Developers love to hack something together—there is an inner nerdiness in pure creativity through code. While we can shut out the world and hack on our own, it is a different level of fun doing it with fellow developers. Throw in some coffee, learning from the community and experts at hand—you get a recipe for a fun day.
MAUI Hack Days are community run events catering to .NET MAUI developers—for folks just diving into the world of .NET MAUI and seasoned developers alike. Hosted by Matt Goldman and Adam Cogan, MAUI Hack Day brings together experts from all around the world for a day of energized learning and churning out some code. MAUI Hack Day is a must-attend for all .NET MAUI enthusiasts—the perfect opportunity to skill up in down under, particularly Sydney, Melbourne, or Brisbane or entirely online.
.NET MAUI is the evolution of modern .NET cross-platform development stack, allowing developers to reach mobile and desktop form factors from a single shared codebase. While .NET MAUI is clearly the way forward, Xamarin is still the reality for many developers and enterprise apps.
With an end date in sight, many are plotting or in the middle of migration to .NET MAUI. There are some important dates and framework/tooling updates for folks in the Xamarin world though, and Leomaris Reyes wrote up the perfect summary—timeline of important events in the Xamarin ecosystem.
Inspired by details from David Ortinau, Leomaris plotted out important dates/events for developers dealing with Xamarin apps—the most important date is May 1, 2024, when official support for all Xamarin SDKs, including Xamarin.Forms, will end. Since Xamarin cross-platform apps have dependencies on underlying native platforms, there is marked shelf life for iOS/Android apps written with Xamarin SDKs—April 2025 for Apple store apps using XCode 15, and August 2025 for Google Play apps targeting API 34.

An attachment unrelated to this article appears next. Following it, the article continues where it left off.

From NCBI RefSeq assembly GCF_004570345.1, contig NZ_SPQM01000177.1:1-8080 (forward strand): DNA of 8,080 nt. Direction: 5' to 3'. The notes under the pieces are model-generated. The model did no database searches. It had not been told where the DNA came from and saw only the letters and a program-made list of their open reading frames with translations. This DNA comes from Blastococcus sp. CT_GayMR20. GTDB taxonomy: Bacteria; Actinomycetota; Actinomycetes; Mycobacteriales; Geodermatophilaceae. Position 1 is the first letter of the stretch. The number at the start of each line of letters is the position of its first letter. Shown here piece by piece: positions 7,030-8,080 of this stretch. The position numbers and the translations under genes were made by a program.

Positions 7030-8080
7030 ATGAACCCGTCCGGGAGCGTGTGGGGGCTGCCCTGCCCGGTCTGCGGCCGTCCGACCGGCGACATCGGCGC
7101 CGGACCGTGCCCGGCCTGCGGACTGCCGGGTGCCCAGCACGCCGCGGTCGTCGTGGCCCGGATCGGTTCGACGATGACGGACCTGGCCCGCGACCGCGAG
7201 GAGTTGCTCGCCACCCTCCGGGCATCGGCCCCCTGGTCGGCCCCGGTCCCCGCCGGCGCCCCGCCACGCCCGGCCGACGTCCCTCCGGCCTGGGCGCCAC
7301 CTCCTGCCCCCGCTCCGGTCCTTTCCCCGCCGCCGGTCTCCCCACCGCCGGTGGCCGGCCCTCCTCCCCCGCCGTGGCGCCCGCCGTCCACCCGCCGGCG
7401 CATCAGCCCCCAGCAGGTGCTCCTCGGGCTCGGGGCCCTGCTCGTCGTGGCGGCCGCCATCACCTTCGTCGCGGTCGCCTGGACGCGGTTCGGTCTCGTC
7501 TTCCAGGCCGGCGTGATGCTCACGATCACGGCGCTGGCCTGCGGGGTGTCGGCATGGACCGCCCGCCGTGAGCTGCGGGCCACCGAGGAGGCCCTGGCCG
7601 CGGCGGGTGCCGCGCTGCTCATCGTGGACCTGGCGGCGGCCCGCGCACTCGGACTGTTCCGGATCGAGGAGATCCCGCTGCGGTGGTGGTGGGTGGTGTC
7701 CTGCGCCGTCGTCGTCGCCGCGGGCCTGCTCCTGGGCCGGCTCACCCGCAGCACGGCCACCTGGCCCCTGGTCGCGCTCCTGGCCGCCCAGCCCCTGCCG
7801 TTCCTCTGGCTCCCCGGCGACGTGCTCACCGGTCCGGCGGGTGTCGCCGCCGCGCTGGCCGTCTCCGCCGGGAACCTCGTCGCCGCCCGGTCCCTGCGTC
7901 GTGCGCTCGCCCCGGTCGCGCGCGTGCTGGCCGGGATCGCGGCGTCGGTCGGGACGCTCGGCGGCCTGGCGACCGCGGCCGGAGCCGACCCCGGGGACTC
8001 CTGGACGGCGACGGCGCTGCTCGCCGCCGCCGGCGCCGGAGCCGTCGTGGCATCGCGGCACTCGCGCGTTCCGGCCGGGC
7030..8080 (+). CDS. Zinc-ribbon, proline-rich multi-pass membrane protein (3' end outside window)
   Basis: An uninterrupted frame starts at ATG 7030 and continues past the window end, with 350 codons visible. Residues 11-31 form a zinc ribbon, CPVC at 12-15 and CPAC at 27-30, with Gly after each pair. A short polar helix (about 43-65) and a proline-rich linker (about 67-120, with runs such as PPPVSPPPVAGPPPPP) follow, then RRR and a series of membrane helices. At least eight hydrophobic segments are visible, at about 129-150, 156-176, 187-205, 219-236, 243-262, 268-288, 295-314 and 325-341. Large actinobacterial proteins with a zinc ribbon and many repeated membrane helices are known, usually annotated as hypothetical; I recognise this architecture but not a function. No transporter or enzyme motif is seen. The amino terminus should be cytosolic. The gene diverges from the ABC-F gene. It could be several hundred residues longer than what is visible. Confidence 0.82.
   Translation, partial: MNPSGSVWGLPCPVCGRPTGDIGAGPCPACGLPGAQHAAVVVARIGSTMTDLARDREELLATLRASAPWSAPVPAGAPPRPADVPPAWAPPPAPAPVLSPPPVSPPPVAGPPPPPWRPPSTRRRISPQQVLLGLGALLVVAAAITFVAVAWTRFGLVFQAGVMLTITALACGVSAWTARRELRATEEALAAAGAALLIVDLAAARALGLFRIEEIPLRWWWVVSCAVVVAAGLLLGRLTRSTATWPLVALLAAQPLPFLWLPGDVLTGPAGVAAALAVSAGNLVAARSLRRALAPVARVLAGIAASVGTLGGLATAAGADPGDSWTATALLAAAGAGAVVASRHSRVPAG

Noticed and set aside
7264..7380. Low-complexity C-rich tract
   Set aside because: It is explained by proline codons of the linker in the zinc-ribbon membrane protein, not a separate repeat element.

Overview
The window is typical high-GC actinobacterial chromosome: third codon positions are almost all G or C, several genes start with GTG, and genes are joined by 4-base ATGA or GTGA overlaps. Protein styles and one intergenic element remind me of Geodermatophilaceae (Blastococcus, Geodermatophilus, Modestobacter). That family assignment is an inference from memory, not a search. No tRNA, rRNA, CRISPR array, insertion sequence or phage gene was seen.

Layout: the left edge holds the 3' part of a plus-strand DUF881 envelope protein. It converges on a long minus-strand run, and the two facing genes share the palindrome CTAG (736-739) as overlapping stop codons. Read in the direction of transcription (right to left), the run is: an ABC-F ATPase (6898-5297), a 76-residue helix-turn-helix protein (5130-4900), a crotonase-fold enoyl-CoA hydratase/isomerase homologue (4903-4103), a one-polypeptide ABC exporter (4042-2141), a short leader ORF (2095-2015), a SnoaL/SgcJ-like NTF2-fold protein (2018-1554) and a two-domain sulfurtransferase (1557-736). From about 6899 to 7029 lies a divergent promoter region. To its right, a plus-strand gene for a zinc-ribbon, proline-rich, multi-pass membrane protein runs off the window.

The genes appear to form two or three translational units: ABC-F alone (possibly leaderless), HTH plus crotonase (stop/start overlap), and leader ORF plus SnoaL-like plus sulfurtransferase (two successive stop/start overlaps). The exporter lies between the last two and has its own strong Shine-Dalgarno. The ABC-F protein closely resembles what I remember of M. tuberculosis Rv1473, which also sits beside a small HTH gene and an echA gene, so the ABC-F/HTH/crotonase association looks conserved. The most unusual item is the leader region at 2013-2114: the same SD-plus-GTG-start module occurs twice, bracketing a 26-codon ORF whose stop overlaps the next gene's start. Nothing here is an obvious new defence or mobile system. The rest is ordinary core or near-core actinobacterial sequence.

With .NET 8 paving the way for stable framework, tooling and performance updates, .NET MAUI will also stop support for .NET 7 in May 2024. Along the way, there are tooling updates for Xamarin/.NET MAUI developers as well—while Visual Studio for Mac retires in 2024, Visual Studio Code is rapidly building up features, while Visual Studio continues to be the gold standard for IDEs on Windows. Thanks, Leomaris, for recapping crucial dates/announcements—much appreciated by Xamarin and .NET MAUI developers.
That’s it for now.
We’ll see you next week with more awesome content relevant to .NET MAUI.
Sam Basu is a technologist, author, speaker, Microsoft MVP, gadget-lover and Progress Developer Advocate for Telerik products. With a long developer background, he now spends much of his time advocating modern web/mobile/cloud development platforms on Microsoft/Telerik technology stacks. His spare times call for travel, fast cars, cricket and culinary adventures with the family. You can find him on the internet.
Subscribe to be the first to get our expert-written articles and tutorials for developers!
All fields are required